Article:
When Patricia and Daniel Pewett decided to sell their Arlington town house and buy a new $94,000 unit in the McLean Park development in Fairfax County, they thought they were making a smart move.
The name, McLean Park, "says it all," the ads declared, despite the fact that the development is in the Falls Church area of the county rather than the more fashionable McLean. Their new three-bedroom home, advertised as a "traditional brick town house with the perfect location," is more convenient to Daniel Pewett's job with the Marriott Corp. and across Rte. 7 from the future path of Interstate Rte. 66 and the West Falls Church Metro stop.
Now, nearly a year later, Patricia Pewett, a 31-year-old airline stewardess, says she is sorry she ever left Arlington. Her new home, which was supposed to be a luxurious dream, has been an "expensive nightmare," she says, plagued by a leaky roof, collapsed cealing, notices of liens and an unresponsive builder.
"McLean Park is one of the worst situations I've ever seen," said Fairfax County Supervisor James Scott (D-Providence) in whose district the 109-unit project is located. "It's been one disaster after another over there."
County building inspectors say that McLean Park, where three-bedroom town houses currently sell for $100,000, illustrates problems that are plaguing new developments.
"We're seeing problems associated with a lack of skilled workers increasingly," said the county's chief building inspector, Joseph Bertoni. "It's a problem nationally, even in luxury projects."
In the case of McLean Park, officials say, those problems have been compounded by what Scott called "a complex web of tangled financial relationships."
County building inspectors say that in the last year the owners of the 60 occupied town houses in McLean Park have filed several hundred complaints about items ranging from ceilings that collapsed only days after residents moved in, leaky roofs, flooded basements and burst water pipes.
Members of an ad hoc homeowners association, which has hired an attorney, say that their complaints to the original builder, the Bethesdabased Versant Corp., were largely ignored.
"Their attitude was pretty cavalier," said Rees Toothman, one of the association's founders."People would call up and they'd say, 'Well, you got a pretty good deal, so why are you complaining?"
Versant President Thomas Herr did not return a reporter's phone calls. David Boyd, an attorney who represents the Neuhaus Corp., the firm that hired Versant, said Versant has been replaced by a new firm that is making repairs and completing the project.Boyd daid Herr owns 50 percent of the Neuhaus Corp.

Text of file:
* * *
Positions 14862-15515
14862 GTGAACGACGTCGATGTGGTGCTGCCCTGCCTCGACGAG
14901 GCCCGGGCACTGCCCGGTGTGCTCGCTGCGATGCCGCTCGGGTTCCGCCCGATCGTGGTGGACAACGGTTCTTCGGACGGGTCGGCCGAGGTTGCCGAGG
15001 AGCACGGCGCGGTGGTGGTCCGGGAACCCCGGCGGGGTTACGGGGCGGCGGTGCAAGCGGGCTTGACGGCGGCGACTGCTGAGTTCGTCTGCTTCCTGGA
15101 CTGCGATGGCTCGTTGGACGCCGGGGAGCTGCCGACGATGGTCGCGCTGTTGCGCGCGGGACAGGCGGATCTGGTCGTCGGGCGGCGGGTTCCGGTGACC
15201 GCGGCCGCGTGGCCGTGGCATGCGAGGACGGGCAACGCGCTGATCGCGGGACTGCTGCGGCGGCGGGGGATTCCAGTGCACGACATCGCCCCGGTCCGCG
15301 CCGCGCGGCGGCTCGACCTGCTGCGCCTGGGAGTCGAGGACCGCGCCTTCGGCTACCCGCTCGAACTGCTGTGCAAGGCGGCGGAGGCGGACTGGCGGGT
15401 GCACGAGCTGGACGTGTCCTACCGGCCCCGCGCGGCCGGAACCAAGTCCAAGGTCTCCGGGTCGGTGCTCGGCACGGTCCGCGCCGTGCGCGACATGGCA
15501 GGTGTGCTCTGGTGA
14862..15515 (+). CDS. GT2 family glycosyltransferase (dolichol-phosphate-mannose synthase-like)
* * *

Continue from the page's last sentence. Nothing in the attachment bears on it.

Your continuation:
Court records show that the project, begun in 1977, has experienced lengthy construction delays. Earlier this year, eight subcontractors stopped work after filing more than $200,000 in liens against Versant, Nuehaus, and the homeowners.
"It was really frightening," recalled Patricia Pewett, "We'd be gone for two hours and come home and there would be a stack of liens on our doorstep." Because the homeowners have title insurance, said Toothman, they are protected against the liens.
"I don't see why these homewoners are so uptight," said Boyd. "This hasn't been a model project, but why should they care about liens? They're not going to lose a nickel."
Boyd said that delays in completing the project stemmed from the "unexplained" disappearance of a $5.1 million construction fund earmarked for that purpose. After the loss was discovered, Boyd said, a new firm, Buildex Design Inc. of Alexandria, was hired to complete "mcLean Park.
While homeowners say that Buildex is making repairs, some have complained to Scott that they believe the firm is moving too slowly, and that 40 of the 109 units are still unoccupied.
"The citizens have been expremely patient with the whole thing," siad Scott, "but I don't think the builder has done everything possible to assure them that everything's going to happen quickly and completely. The county is going to keep the pressure on so that we get as much done as possible during the building season."
Buildex President Jack Downey said he expects the project to be completed by September. "How much progress we've made depends on your perspective. We can't do everything overnight and our priority was to correct the major complaints."
Despite the many problems the Pewetts have experienced, Patricia Pewett said the couple has decided against selling their unit and moving out.
"We considered it," she said, "but we decided that even if it ages us 10 years -- which it has -- we're going to stay here and get the house as close as possible to what we'd imagined it would be." CAPTION: Picture, Patricia Pewett checks height difference between curb and parking pavement. By Larry Morris -- The Washington Post